In the absence of selective and membrane-permeable pharmacological chaperones, we used nonselective chemical chaperones to check A2BR folding status. Because it has been shown that even nonselective chemical chaperones are able to stabilize proteins and prevent their degradation (39,–42), we tested the three most common chemical chaperones for their effect on the folding status of A2BR. In contrast to observations with other proteins (39,–42), we found that these chaperones did not stabilize A2BR. Therefore, we were not completely able to exclude the possibility that A2BR degradation is due to its unfolded conformation. However, if unfolding of A2BR is a main factor that triggered degradation, then the question is why we observed improved surface expression of A2BR-A2ARCT and HA-A2BR-fA2ARCT chimeric proteins (300 and 150% of wild type, respectively). Thus, it appears that the unfolding status of A2BR could be only a small factor in determining the A2BR degradation.
In general, a simple explanation of GPCR retention within intracellular compartments in the absence of appropriate signals for forward export or in the case of a lack of private chaperones or escort proteins might be due to the persistent interaction with proteins of the general quality control machinery. Although this hypothesis remains somewhat plausible, some observations argue for the existence of specific ER export mechanisms. The export of many proteins from the ER is mandatory, to ensure their proper destinations, and it requires signal-mediated sorting into ER-derived transport vesicles (53). For instance, transport of the vesicular stomatitis virus glycoprotein (VSV-G) has served as a model for studying protein folding and export from the ER. VSV-G, a type I transmembrane protein that traffics to the cell surface and possesses a cytoplasmically exposed CT sequence of 29 residues, is required for transport from the ER. Within this tail sequence, a conserved YTDIEM motif is necessary for efficient export of VSV-G from the ER (54, 55). For GPCR, the F(X)6LL motif is highly conserved in the membrane-proximal CT of GPCRs (46), and thus this F(X)6LL motif may provide a common mechanism for ER export of GPCRs. Interestingly, β2AR has an F(X)6LL motif in its CT (46), and both A2AR and A2BR also have an F(X)6LL motif in their CTs. Considering our present results, the F(X)6LL motif does not seem to be an efficient ER export signal for A2BR. As with A2BR, although α1D-adrenergic receptors possesses an F(X)6LL motif (46), it is also reported that heteromerizaion with α1B-adrenergic receptors is required for efficient cell surface expression (56). However, there are many other membrane proteins that are efficiently exported from the ER but do not contain apparent motifs, suggesting that divergent ER export systems may exist. Therefore, it will be interesting to determine in future studies why the F(X)6LL motif in A2BR is not sufficient to deliver the receptor to the cell surface. One of the possibilities is that not only FLL but also amino acid residues between Phe and Leu-Leu and/or nearby sequences could be important for ER export. Now we are investigating the precise molecular mechanisms of why the F(X)6LL motif in A2BR is not efficient for ER export.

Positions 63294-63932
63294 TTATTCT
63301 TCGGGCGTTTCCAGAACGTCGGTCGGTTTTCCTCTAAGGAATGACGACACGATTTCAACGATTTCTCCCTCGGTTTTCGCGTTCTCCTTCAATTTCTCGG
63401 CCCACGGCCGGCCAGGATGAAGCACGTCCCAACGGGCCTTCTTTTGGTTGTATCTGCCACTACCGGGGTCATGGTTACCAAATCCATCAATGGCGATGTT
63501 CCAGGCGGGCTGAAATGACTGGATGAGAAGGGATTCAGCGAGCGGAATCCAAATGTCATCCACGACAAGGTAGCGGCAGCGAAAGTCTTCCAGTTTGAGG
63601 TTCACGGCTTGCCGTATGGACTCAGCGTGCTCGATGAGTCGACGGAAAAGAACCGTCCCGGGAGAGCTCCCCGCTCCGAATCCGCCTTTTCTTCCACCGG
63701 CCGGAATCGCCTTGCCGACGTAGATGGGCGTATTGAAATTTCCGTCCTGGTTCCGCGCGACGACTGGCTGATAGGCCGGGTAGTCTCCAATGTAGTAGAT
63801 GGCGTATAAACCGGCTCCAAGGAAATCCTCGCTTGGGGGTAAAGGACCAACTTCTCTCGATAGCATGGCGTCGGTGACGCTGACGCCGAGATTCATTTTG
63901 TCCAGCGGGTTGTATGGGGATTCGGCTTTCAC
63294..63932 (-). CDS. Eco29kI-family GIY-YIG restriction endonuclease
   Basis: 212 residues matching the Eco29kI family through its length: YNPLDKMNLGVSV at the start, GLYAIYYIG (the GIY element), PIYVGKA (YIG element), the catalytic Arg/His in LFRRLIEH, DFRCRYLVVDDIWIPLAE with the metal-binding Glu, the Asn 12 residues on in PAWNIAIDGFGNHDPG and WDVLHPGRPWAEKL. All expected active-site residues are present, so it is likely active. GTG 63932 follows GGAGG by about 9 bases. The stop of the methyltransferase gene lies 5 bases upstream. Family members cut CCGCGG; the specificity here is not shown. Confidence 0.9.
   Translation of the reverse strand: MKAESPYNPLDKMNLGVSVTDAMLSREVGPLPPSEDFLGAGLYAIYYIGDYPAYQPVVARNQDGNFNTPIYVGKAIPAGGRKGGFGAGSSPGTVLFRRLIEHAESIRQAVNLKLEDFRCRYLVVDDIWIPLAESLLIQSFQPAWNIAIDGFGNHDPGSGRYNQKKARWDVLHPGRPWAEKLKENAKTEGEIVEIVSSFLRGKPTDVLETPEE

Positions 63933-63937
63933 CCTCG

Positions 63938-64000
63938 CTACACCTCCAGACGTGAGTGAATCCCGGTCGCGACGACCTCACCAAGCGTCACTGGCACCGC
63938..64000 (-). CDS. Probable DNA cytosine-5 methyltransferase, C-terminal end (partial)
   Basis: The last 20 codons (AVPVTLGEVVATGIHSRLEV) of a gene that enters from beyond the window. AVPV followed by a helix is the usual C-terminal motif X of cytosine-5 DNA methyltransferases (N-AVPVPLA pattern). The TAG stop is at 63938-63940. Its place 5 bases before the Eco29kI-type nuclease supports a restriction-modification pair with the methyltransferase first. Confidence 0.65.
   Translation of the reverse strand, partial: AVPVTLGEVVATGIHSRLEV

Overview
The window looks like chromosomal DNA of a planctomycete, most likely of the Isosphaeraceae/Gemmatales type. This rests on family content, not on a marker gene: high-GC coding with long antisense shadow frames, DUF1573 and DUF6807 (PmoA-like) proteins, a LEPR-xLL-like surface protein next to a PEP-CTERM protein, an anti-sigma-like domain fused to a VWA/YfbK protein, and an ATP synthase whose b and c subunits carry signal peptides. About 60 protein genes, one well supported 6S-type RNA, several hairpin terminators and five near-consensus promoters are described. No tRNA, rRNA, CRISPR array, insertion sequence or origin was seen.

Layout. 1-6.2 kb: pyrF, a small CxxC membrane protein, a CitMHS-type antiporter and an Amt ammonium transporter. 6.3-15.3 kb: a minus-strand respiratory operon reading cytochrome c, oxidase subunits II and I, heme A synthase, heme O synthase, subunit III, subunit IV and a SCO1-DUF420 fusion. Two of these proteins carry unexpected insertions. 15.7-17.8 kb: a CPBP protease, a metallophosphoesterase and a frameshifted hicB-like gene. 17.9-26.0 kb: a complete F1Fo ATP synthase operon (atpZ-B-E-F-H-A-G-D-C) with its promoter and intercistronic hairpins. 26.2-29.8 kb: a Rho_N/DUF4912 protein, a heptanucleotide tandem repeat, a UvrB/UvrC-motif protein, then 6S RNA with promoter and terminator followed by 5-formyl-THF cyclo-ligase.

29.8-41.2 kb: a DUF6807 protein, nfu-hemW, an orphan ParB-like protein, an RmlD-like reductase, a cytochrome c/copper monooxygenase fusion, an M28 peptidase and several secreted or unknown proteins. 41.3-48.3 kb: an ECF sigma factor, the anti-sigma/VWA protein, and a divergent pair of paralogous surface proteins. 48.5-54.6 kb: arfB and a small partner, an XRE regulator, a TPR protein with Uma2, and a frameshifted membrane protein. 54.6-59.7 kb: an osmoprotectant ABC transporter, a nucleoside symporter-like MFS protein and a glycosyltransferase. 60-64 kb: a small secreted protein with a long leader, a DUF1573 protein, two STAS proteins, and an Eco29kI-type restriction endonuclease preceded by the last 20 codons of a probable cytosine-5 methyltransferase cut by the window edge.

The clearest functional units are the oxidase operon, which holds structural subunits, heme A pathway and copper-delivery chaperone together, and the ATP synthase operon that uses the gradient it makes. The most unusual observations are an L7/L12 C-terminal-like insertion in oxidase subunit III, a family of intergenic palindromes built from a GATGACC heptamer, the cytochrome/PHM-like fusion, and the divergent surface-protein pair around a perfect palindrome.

Figs. 6 and and77 show the results of studies of A2BR chimeras where the CT of A2BR was replaced or fused with the CT of A2AR or β2AR CT. It is instructive that the β2AR CT had less effect on cell surface localization of A2BR than the A2AR CT, suggesting that not all export signals in the CT of different GPCR molecules are similarly effective in enabling the A2BR surface expression. Because the HA-A2BR-A2ARCT (replaced) chimera showed more efficient transport than HA-A2BR-fA2ARCT (fused) to the cell surface, it suggests that the conformation of the chimera could be also important. Therefore, we were not able to exclude the possibility that it is the unfavorable conformation of both the HA-A2BR-β2CT (replaced) and HA-A2BR-fβ2CT (fused) chimeras that prevents their export from the ER, so that these chimeras are not expressed at levels exceeding those for wild type molecule. Another possibility could be that the kinetics of internalization, recycling, and/or degradation at the lysosome for A2BR-A2ARCT and A2BR-β2CT chimeras might be different, which could reflect the different cell surface expressions of these chimeras at the steady state.
There are several A2AR-interacting proteins that may regulate the trafficking (48, 57,–59), but to our knowledge only E3KARP and Ezrin are reported to interact with A2BR (29). However, the precise molecular mechanisms that regulate A2BR trafficking and function are still uncertain. Unlike GABABR2, which is not expressed at the cell surface due to the ER retention motif in CT (60), a small portion of A2BR can be transported from the ER to the cell surface, probably by constitutive flow. Our results suggested that the majority of A2BR is degraded by the proteasome; however, once it acquires the appropriate transport signal, A2BR can be transported to the cell surface more efficiently.